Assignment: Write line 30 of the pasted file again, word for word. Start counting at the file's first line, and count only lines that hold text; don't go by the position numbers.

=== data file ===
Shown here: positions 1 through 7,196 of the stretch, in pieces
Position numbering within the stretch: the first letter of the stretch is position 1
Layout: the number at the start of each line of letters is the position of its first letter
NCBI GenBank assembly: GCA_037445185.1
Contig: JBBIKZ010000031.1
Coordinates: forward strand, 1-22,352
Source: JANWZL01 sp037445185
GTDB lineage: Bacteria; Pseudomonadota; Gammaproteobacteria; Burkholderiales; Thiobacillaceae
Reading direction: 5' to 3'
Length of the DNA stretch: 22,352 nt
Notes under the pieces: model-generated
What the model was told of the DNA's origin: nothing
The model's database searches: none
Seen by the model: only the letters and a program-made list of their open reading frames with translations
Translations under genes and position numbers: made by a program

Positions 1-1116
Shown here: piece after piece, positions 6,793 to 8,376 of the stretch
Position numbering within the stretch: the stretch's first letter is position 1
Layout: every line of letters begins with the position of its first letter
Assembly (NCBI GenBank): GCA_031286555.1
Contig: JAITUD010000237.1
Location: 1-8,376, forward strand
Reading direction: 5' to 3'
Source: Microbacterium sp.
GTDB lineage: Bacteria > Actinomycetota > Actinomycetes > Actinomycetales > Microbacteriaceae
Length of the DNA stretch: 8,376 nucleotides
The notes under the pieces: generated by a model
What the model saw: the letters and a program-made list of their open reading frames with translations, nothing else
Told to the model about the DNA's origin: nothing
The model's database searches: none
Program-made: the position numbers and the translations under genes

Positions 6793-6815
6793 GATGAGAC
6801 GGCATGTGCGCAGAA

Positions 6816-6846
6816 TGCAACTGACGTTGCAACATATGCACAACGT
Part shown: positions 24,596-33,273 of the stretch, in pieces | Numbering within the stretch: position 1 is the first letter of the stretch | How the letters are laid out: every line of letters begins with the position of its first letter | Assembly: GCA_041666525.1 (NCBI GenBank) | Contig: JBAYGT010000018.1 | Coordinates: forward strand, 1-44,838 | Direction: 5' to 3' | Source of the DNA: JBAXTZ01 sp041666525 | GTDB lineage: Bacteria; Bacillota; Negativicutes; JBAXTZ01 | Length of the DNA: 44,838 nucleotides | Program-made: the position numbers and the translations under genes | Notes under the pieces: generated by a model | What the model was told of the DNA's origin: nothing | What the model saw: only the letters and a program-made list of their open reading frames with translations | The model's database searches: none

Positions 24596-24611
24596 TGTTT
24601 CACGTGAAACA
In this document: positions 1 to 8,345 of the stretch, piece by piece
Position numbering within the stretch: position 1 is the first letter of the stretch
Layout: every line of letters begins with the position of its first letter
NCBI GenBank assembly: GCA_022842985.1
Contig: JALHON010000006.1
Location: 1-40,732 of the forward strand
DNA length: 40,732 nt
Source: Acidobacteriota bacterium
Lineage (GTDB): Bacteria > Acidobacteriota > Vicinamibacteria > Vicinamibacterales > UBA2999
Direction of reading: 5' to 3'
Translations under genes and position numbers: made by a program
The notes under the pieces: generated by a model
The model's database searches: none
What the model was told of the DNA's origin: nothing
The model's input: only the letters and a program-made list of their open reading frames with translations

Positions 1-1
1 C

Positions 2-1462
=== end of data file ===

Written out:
The model's database searches: none